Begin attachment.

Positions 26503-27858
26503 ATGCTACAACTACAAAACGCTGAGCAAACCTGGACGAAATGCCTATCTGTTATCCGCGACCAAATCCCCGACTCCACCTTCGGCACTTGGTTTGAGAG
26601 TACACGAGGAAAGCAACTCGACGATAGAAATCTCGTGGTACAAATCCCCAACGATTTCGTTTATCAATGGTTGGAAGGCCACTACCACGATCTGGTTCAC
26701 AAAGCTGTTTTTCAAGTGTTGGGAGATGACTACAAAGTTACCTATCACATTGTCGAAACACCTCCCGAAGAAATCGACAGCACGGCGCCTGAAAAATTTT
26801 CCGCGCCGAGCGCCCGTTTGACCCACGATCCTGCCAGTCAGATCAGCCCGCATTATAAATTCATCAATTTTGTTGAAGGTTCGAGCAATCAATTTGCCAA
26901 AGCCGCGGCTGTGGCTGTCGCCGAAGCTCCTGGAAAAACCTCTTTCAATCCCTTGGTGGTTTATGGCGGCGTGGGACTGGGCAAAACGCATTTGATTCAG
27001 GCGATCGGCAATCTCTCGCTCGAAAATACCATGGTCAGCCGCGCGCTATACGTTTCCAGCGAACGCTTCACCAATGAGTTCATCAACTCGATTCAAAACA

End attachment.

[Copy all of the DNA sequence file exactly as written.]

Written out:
Positions 26503-27858
26503 ATGCTACAACTACAAAACGCTGAGCAAACCTGGACGAAATGCCTATCTGTTATCCGCGACCAAATCCCCGACTCCACCTTCGGCACTTGGTTTGAGAG
26601 TACACGAGGAAAGCAACTCGACGATAGAAATCTCGTGGTACAAATCCCCAACGATTTCGTTTATCAATGGTTGGAAGGCCACTACCACGATCTGGTTCAC
26701 AAAGCTGTTTTTCAAGTGTTGGGAGATGACTACAAAGTTACCTATCACATTGTCGAAACACCTCCCGAAGAAATCGACAGCACGGCGCCTGAAAAATTTT
26801 CCGCGCCGAGCGCCCGTTTGACCCACGATCCTGCCAGTCAGATCAGCCCGCATTATAAATTCATCAATTTTGTTGAAGGTTCGAGCAATCAATTTGCCAA
26901 AGCCGCGGCTGTGGCTGTCGCCGAAGCTCCTGGAAAAACCTCTTTCAATCCCTTGGTGGTTTATGGCGGCGTGGGACTGGGCAAAACGCATTTGATTCAG
27001 GCGATCGGCAATCTCTCGCTCGAAAATACCATGGTCAGCCGCGCGCTATACGTTTCCAGCGAACGCTTCACCAATGAGTTCATCAACTCGATTCAAAACA